Referring back to FIG. 1a, the reinforcing rods 18 and 20 are advantageously positioned through the longitudinal center 16 and preferably extend from about 20% to about 100% of the length of the wood member 10.
 The ratio of the cross-sectional perimeter of the reinforcing rod to its cross-sectional area is higher than that of a circular rod. Accordingly, the reinforcing rod has a non-circular cross-sectional shape such as oval, polygonal, T-shaped (as illustrated if FIG. 1c), or II-shaped (as illustrated in FIG. 1d); moreover, the rod can be solid or hollow. It is further desirable that the shape of the slot or bore closely resembles the shape of the rod so as to minimize the amount of adhesive required. Since the slot is advantageously prepared using standard milling or routing cutters, the shape is usually selected by the ease with which it can be milled or routed. Thus, rods with rectangular cross-sections are more preferred. Indeed, it has been discovered that non-circular cross-sectional rods give improved performance over circular cross-sectional rods for a given volume of the rod. In other words, these non-circular cross-sectional rods give the same performance using less material than rods with circular cross-sections.
 Although rectangularly shaped rods are theoretically preferred, it may be desirable to prepare rectangular rods with rounded edges, which are generally easier to make and handle. It may also be desirable to place protuberances on the sides or corners of the rod to aid in the centering of the rod in the slot or bore, to increase the perimeter to cross-sectional area, and to increase the mechanical bond between the rod and the wood.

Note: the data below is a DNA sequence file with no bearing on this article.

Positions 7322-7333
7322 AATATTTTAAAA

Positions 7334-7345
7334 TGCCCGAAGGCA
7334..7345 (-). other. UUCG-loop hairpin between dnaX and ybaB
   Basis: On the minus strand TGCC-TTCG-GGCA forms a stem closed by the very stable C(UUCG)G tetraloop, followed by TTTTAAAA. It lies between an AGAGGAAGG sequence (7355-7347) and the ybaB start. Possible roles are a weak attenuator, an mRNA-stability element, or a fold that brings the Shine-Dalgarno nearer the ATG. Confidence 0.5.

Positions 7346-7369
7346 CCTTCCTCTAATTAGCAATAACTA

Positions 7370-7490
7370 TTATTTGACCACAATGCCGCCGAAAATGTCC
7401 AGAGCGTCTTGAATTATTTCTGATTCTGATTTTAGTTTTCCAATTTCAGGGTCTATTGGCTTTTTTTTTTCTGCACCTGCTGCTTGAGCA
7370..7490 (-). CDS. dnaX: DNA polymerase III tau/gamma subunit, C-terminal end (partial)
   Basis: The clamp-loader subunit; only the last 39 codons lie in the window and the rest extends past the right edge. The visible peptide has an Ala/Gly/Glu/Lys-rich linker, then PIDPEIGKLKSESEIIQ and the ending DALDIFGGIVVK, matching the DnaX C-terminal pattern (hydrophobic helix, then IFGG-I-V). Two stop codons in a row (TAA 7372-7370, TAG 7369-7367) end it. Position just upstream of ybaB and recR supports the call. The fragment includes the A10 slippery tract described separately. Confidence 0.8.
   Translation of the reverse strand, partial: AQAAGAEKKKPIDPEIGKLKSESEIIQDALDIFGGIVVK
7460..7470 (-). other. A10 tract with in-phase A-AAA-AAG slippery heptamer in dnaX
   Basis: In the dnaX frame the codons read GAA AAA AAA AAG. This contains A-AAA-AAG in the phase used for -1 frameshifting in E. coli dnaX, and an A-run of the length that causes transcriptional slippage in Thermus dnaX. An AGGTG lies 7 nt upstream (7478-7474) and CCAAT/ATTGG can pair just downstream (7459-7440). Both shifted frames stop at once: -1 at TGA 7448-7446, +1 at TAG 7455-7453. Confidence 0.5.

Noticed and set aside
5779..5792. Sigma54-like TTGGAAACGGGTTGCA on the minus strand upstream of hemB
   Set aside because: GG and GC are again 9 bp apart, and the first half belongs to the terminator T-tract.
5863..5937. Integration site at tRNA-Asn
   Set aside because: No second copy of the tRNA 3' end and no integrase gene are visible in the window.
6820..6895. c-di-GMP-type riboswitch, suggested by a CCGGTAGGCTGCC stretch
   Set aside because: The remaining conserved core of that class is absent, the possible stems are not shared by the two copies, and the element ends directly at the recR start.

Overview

The rods are continuous fiber-reinforced thermoset composites. Examples of suitable matrixes including epoxy resins, thermoset polyesters, vinyl esters, phenolic resins, polyamides, and polystyryl pyridines. Examples of suitable reinforcing fibers include glass, carbon, aramid fibers, ceramic, and various metals or combinations thereof. Indeed, as illustrated in FIG. 2, it may be desirable to prepared a rod having two types of fibers, a less stiff, less expensive fiber bundle (for example, glass) 26 disposed toward to the transverse center 25 of the glue laminated wood member 10, and a stiffer more expensive fiber bundle 28 disposed further from the transverse center 25.
 The rod may be adhered to the wood by an uncured adhesive such as an epoxy resin, which can be cure in situ. The rod may also be overextruded or overmolded with a compatible polymer with greater affinity for adhesion to wood than the composite matrix. Examples of compatible polymers include polar polymers such as ABS, nylon, polycarbonate, TPU, PET.
 It is also possible to prepare the reinforced structure in the absence or substantial absence of adhesive or compatibilizing polymer. For example, an uncured thermoset composite rod may be made in situ in the slot or bore by hand layup of fibers and resin into the slot or bore; alternatively, fibers can be pulled through a resin bath and the wetted bundle of fibers can be layed into the slot or inserted into the bore and allowed to cure in place.
 The composite rod is advantageously prepared by a pultrusion method such as those well known in the art. See, for example, Tingley in U.S. Pat. No. 5,362,545, FIGS. 1 and 2 and descriptions thereof. The composite rod may contain surface modification including abraded, haired up, or recess modification using modification methods known in the art.
 In another embodiment of the present invention, illustrated in FIG. 3a-c, the uppermost and lowermost lamina may be designed with layers of alternating composite and wood sheet. The layers may be parallel to the glulam interface 30 as shown in FIG. 3a, or perpendicular to the interface 30 as shown in FIG. 3b. The reinforcement can also be hidden by a suitable cap 32 (for example, wood, thermoplastic, or thermoset) as shown inf FIG. 3c.